On top of the game’s basic framework are a multitude of unique aspects and ideas. As mentioned, Metro 2033 is also a survival horror game, and it does a pretty good job, at that. Metro 2033 is a very atmospheric game. Almost every aspect of the game was designed around the atmosphere, it seems. Metro 2033’s atmosphere is not typical horror, but actual survival (in addition to horror). It may seem like a very odd choice for a game as linear as Metro 2033, but it works out pretty well. Metro 2033 isn’t a game about just getting through fights; having to ration supplies for potentially difficult encounters in the future is always a pressing concern. This strain on supplies thus makes it important to scavenge everything you can.
Admittedly, there is a lot of ammo lying around, but that’s because you have to use a lot of it. This may seem counterintuitive for a game that seemingly focuses on survival so much (and also makes combat pretty jarring), but in place is a very interesting ammo system. The normal ammo you see lying around everywhere are very low quality, rounds made after the bombs fell. They lack the punch of ammunition from the old world, and will not kill things easily. You can find military-grade 5.56 mm rounds, rounds made before the bombs fell, and they work very well, giving you a supreme advantage. However, there’s an interesting catch when it comes to this military-grade ammunition. First, these 5.56 mm rounds are pretty rare. Second, these rounds are used as currency in the metro. As you might imagine, Metro 2033 presents an interesting conundrum. At any point, would you keep using dirty rounds to save rounds for something at the next station, or do you want to “shoot money” and kill things faster than usual?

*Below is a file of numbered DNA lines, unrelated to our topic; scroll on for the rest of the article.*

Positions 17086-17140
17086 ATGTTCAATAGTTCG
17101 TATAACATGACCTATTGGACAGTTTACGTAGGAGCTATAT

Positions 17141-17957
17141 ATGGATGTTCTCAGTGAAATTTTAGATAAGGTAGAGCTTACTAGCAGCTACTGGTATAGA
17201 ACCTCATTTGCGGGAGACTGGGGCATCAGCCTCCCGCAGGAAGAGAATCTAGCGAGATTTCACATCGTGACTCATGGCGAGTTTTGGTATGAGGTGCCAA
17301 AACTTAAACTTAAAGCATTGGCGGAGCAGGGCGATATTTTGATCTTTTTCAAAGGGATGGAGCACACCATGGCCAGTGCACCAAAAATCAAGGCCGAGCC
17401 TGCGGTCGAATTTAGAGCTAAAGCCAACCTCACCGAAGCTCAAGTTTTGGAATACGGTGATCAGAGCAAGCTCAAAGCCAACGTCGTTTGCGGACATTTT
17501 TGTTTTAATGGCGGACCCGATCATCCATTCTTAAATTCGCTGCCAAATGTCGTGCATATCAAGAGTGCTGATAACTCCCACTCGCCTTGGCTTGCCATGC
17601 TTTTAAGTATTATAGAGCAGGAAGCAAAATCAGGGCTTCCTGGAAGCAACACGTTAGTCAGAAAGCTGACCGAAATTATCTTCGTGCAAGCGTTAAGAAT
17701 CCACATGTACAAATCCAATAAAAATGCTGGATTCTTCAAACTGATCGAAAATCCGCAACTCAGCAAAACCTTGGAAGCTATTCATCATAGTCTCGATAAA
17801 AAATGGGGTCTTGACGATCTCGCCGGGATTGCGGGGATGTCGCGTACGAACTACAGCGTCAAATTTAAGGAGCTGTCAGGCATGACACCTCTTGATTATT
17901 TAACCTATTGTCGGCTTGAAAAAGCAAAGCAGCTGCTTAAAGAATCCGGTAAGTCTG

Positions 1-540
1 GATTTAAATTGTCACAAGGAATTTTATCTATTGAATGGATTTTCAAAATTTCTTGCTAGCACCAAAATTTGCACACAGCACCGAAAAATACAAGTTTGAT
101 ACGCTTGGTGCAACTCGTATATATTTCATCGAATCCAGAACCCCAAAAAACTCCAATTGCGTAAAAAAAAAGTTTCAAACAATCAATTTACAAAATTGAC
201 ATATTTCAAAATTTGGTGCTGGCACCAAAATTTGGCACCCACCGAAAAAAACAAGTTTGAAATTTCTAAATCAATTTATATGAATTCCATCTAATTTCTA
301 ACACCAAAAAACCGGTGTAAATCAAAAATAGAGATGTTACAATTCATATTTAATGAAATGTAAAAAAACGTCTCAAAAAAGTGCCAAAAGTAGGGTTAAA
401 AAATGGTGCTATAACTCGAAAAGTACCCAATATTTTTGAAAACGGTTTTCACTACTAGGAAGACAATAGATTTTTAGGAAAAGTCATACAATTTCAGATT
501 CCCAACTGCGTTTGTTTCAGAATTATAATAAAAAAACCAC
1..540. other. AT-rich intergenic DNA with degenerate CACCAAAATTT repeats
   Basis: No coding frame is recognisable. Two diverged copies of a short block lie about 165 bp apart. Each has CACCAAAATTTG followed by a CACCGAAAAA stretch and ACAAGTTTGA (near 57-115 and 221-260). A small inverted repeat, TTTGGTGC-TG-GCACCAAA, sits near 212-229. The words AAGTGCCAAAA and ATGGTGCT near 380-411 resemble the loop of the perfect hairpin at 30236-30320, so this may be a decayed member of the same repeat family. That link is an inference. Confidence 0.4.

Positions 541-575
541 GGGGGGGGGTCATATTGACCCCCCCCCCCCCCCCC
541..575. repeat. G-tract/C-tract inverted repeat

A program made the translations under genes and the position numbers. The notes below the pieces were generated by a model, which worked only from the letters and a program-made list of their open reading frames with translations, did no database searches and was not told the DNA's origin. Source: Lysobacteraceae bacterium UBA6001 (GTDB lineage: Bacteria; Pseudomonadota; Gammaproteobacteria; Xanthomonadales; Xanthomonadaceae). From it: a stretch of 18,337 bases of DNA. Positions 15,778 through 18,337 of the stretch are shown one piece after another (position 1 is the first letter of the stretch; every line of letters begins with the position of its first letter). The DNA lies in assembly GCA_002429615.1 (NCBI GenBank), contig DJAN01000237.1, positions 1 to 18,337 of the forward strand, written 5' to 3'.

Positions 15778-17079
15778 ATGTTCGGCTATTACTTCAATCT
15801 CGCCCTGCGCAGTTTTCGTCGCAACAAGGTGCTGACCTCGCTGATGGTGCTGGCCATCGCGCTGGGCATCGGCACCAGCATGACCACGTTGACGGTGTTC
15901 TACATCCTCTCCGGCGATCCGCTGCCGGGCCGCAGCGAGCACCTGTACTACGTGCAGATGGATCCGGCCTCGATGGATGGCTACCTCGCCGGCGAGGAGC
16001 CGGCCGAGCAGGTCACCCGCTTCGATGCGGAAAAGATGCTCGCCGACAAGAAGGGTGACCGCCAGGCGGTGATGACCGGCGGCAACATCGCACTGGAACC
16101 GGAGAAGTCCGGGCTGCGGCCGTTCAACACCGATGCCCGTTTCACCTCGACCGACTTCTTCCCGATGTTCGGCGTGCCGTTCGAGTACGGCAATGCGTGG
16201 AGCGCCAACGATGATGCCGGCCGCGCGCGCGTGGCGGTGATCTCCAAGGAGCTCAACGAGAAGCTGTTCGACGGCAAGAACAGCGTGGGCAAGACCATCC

In practice, I don’t think this conundrum was realized as well as it could’ve been. I rarely found myself using these rounds. I found the dirty rounds sufficient throughout the entire game (though I almost ran out near the end), and I’ve only ever bought 2 or 3 things (mainly because almost everything you can buy can be found throughout the game). By the end, I winded up with a stockpile of military-grade ammunition. I probably could have used military rounds more often, as I mentioned how jarring it could be to get into firefights where it takes an entire clip to kill someone, but there never was a need to use them. I suppose the urge to use those 5.56 mm rounds becomes much greater on higher difficulty levels, but to me, the ammunition system is a very great idea that falls flat on its face.